ALTERNATIVE TABLE: Strawberry Fields Forever
By KAREN GAY
Cape Charles Wave Columnist
June 1, 2015
Last spring while my friends were gorging on juicy, sweet strawberries I was supine on my zero-gravity recliner recovering from 35 years of sitting at a desk. This year, feeling much better, I determined to find that farm that everyone talked about but no one could quite explain exactly where it was. Asking one friend, I heard “Oh, it’s just a ways up 13.” Another friend looked at me blankly when I asked whether it was north or south of OBS Building Supply. Someone told me it was before you hit Exmore. “Well, is it before or after the Machipongo Trading Company?” She couldn’t say.
So on a sunny Saturday I set off north from Cape Charles to find these ephemeral strawberry fields where everyone in town went, but where no one could identify its location. Lo and behold, just a short distance north of Eastville the fields appeared just after Union Baptist Church. I swung right into Bell Lane and parked in the grassy lot to the side of the farm stand. As soon as I opened the car door I could tell there were strawberries nearby. The scent wafted over me as I approached the stand and then it only got better as Janice Giddens welcomed me with a huge smile and bright pink stained hands. She and two others had been in the back of the stand packing strawberries into quart containers. I bought two quarts and asked if I could interview her. She deftly pointed me out to the fields to question the boss who was in a red shirt.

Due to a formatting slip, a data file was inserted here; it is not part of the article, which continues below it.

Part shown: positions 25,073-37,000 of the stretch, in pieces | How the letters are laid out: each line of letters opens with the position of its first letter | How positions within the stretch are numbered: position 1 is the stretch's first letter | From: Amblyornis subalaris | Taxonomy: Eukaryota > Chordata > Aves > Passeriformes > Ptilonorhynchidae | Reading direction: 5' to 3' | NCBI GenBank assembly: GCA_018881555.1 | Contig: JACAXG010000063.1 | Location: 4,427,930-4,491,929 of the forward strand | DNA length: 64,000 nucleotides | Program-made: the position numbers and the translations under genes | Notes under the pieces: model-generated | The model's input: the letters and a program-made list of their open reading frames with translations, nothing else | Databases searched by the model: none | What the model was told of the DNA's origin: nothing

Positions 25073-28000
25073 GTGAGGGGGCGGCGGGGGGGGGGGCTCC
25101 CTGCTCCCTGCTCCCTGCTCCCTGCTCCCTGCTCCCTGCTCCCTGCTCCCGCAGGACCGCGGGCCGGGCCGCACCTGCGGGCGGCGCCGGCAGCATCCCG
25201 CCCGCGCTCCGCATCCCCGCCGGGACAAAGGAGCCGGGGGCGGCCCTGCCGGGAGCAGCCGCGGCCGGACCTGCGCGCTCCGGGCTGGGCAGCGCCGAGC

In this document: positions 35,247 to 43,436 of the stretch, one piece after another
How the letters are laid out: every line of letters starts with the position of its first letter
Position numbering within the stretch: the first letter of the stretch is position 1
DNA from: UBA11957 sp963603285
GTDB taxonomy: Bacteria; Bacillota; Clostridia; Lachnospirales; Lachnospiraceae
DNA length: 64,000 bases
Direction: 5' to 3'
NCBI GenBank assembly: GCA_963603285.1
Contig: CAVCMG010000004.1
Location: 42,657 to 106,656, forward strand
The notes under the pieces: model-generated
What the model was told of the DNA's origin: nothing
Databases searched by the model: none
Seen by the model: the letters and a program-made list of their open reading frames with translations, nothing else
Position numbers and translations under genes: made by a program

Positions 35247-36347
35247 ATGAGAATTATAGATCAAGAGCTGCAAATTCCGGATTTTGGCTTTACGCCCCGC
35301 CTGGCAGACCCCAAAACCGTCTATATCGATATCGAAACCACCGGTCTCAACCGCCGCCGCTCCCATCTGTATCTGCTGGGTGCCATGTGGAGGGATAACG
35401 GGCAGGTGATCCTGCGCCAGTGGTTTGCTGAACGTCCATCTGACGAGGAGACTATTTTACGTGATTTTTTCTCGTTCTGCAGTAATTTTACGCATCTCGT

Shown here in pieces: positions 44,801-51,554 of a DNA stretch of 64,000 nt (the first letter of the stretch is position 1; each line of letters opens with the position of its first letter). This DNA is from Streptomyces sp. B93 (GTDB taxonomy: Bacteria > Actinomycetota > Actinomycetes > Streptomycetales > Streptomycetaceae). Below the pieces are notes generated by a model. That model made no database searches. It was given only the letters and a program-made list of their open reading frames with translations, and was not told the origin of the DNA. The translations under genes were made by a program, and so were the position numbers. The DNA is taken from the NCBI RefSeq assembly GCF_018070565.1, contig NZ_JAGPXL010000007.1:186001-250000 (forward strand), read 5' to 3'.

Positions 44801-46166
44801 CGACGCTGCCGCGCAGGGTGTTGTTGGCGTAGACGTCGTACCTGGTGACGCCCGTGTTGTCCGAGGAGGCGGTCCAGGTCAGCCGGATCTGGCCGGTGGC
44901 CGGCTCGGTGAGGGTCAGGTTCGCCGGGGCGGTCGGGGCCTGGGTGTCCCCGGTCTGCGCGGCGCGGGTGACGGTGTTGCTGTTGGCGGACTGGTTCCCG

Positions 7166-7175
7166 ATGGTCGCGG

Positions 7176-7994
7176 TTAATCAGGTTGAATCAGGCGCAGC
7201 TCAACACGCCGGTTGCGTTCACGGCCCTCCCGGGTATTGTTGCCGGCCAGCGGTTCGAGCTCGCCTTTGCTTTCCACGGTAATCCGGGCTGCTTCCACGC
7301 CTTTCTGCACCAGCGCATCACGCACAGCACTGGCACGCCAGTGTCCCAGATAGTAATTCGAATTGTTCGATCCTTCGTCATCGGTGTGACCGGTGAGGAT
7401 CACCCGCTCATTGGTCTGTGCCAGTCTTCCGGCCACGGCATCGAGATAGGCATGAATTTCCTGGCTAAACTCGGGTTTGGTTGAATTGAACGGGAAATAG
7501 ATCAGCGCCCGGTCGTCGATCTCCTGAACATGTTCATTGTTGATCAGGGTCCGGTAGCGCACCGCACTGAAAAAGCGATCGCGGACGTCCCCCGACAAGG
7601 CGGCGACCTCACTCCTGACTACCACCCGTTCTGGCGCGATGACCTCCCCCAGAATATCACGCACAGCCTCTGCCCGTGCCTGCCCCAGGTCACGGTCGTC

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I trudged over rows of May peas and strawberries and approached two men in red shirts, wondering which one was the boss. They both admitted to being the boss, but to my relief one finally confessed he was just kidding. This was my introduction to William Baines, clearly a man of mystery. The mystery intensified after he told me a bit about his history. Fifty years ago, while courting the woman who today is his wife, he drove past this property. He thought it would be a good place to farm, and secured a loan to purchase it. Since then, the farm has been in his hands, and five acres near Route 13 are used to grow strawberries, peas, watermelon, and greens, which are offered for sale during the season.
It was clear that William was working alongside the team picking the strawberries. The pickers go over each row as many as eight to 10 times during the season, picking only the berries that are ripe. The ripe berries go into large baskets, which are used to replenish the stock at the farm stand. This accounts for the sweet scent and red hands. William explained that commercial growers pick the strawberries while they are still green and gas them to bring out the red color. His berries are sweet because of their ripeness and the richness of the soil.
This year the berries fruited later than other farms and he was worried that his crop would be lost. Finally, one day he examined the plants and saw the red peeping through the green leaves. It was a relief because last year a strawberry virus hit from Florida to Canada and caused him to take quite a bit of acreage out of cultivation. There’s quite a bit of risk involved in farming and a loss of even some of his crop impacts not only his bottom line, but those who work with him year after year planting, picking and packing strawberries.
William explained that strawberries are tough and vulnerable at the same time. The plants are planted in November and survive the cold of winter and floods in the spring. However, come summer and they are very susceptible to virus and fungus. Occasionally he needs to spray fungicide, but he does not like having to do this.
Some of the mystery of William Baines was cleared up as we chatted some more about his farm stand. He loves the fact that his customers come back year after year. He doesn’t advertise, so word of his strawberries passes from one happy customer to another. Despite the fact that he is 72 years old, he loves coming to the berry patch, working with his team, and talking to long-time friends who come back week after week.